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Dendrite growth

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#53702

Dendrite growth | 18 February, 2008

Dear All,

What is the possible root causes of the dendrite growth? How long its take to cause this dendrite growth? Can dendrite growth cause electrical short? Is there any particular location on PCBA that dendrite tend to grow?

Thanks, Sean

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#53704

Dendrite growth | 19 February, 2008

While you're waiting for others to reply, search the fine SMTnet Archives for postings like http://www.smtnet.com/forums/Index.cfm?CFApp=1&Message_ID=9328

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#53706

Dendrite growth | 19 February, 2008

The last time I encountered dendrite growth, it was within a component package. I believe we were experiencing it within a crystal. The root cause was water intrusion during in line wash. The component was supposed to have been sealed and safe for wash, however, destructive testing revealed that there was moisture intrusion. The combination of the moisture, heat, and whatever impurities got in there caused the dendrite growth. In our case, it was conductive, and caused failures.

Cheers ..rob

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#53710

Dendrite growth | 19 February, 2008

Yes dendrites can cause electrical shorts. The first stage of dendritic growth is a dark fern like pattern which reduce surface insulation between anode and cathode. In a more advanced stage the ferns transfer the plating metals of the conductors and create dead shorts.

In a previous life I did a lot of experiments with growing dendrites and my findings were that you need 4 elements to be present to create them.

1) DC low voltage +/- 10V low current

2) Humidity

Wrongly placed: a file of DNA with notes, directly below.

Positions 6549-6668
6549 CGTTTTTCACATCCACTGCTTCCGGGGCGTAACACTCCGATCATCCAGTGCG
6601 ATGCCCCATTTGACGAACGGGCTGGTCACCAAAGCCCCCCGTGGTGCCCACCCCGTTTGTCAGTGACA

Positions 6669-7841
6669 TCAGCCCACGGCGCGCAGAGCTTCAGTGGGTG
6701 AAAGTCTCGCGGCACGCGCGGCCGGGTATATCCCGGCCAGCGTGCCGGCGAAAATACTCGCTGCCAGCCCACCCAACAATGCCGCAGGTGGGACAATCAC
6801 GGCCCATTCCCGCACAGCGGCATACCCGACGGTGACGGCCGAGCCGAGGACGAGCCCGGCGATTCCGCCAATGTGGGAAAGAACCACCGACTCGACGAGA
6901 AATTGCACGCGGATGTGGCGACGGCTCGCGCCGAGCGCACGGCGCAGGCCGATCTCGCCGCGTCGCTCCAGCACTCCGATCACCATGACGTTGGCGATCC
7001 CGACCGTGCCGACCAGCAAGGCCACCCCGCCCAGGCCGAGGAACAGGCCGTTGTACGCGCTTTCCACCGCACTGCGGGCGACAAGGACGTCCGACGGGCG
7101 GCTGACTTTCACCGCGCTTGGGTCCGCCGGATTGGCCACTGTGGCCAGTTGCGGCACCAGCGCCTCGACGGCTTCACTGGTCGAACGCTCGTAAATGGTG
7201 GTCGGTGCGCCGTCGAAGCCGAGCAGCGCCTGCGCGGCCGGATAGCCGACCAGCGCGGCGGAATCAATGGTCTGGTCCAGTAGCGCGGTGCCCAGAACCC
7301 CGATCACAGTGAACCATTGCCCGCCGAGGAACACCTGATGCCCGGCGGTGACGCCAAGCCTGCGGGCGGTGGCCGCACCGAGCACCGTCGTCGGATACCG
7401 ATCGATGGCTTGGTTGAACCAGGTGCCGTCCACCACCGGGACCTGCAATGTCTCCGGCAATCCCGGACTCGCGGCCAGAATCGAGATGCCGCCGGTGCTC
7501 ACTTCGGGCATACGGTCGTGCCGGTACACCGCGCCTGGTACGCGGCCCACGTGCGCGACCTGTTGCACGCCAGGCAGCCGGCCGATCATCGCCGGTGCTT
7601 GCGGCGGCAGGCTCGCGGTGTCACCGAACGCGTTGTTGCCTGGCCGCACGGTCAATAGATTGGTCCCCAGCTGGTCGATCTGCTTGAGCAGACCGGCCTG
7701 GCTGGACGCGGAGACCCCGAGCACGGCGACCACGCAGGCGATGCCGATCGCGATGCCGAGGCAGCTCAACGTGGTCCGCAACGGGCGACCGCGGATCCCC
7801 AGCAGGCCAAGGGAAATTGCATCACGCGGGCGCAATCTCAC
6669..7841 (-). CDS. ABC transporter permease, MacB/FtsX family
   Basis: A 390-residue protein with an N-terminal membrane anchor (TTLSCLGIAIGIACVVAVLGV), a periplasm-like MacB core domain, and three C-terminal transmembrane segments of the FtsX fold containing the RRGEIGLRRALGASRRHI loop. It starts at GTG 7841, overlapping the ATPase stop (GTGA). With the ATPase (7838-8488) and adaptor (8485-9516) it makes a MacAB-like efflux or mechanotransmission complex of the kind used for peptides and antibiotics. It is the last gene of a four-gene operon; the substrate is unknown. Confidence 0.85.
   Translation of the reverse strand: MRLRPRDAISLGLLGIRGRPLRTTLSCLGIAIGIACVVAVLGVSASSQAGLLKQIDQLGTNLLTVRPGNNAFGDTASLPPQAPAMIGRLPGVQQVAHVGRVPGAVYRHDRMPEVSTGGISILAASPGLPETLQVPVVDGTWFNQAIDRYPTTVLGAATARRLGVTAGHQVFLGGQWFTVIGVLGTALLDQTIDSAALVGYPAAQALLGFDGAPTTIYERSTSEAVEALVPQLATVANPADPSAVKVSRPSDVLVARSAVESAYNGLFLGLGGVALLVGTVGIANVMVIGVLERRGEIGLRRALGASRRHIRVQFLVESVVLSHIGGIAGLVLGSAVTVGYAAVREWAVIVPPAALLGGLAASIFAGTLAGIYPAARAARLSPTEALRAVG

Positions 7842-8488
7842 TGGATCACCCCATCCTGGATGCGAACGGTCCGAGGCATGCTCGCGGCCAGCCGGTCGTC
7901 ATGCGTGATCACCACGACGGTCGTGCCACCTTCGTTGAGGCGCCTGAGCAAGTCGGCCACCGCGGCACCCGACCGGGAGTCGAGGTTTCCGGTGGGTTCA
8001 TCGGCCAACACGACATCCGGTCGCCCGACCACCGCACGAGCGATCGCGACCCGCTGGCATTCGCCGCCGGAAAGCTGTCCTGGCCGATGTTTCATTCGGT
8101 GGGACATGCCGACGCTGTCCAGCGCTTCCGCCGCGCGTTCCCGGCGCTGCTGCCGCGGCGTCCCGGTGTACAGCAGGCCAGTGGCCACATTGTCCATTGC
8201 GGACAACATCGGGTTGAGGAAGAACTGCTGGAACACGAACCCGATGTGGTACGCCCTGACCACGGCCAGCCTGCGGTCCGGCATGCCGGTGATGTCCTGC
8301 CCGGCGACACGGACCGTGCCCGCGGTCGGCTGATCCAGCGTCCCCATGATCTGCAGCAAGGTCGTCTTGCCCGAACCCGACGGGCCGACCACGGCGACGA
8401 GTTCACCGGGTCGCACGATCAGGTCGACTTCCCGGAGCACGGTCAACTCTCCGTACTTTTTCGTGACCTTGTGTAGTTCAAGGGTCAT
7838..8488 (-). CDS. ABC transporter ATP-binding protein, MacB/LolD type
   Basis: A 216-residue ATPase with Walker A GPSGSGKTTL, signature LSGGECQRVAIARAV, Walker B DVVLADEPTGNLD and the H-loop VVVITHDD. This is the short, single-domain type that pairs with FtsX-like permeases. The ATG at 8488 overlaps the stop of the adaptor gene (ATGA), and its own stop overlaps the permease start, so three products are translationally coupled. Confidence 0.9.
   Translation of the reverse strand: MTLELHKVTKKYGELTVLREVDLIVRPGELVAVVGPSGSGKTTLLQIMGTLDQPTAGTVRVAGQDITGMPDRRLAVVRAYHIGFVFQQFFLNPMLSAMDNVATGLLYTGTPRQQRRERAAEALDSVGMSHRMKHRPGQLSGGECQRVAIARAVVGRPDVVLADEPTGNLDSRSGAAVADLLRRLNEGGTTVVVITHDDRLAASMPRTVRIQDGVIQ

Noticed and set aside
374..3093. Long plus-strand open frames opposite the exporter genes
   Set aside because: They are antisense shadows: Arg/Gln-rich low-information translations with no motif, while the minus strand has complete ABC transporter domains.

3) Exposed metal conductors

4) Surface to grow

If you eliminate one of those four you can�t get dendrites.

Most books talk about Ionics as a key component, but in my experiments Co2 in the air was enough to start the process (they grew as fast on a clean board as on a contaminated board).

Also in terms of time to create dead shorts pure tin was unbeatable, another thing to think about in this lead-free world.

Hope this helps

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#53728

Dendrite growth | 20 February, 2008

We test for board cleanliness using an ionic tester. It's been my experience that if your board is clean you take away the possibility of growth even if the unit encounters moisture.

We actaully had a problem where our wash lost pressure due to a minor leak and eventually the product had growth in the field from environmental exposures and an unclean product.

Unless your using no clean-flux on everything I would defintely sample check your baords.

Oh yeah and the growth was actually under a conformal coat which was designed to keep most of the moisture out. So most conformal coatings wont even stop the dentritic growth.

my 2 cents

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#53740

Dendrite growth | 20 February, 2008

Tony,

Conformal coating will protect the board from outside moisture but will also encapsulate Ionics and moisture when present on the board.

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#53752

Dendrite growth | 21 February, 2008

what is the solde finish on the bare board is it hasl? Are you using OA flux during assembly. A little more information would be good

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#53756

Dendrite growth | 21 February, 2008

Wow, I clicked on that link. Both myself and DaveF are in it.

..and this was from the '90s! Maybe it's time to look for another line of work. :-)

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#53978

Dendrite growth | 12 March, 2008

Hi All,

Thanks for your inputs...I really appreciate it!!

Rgds, Sean

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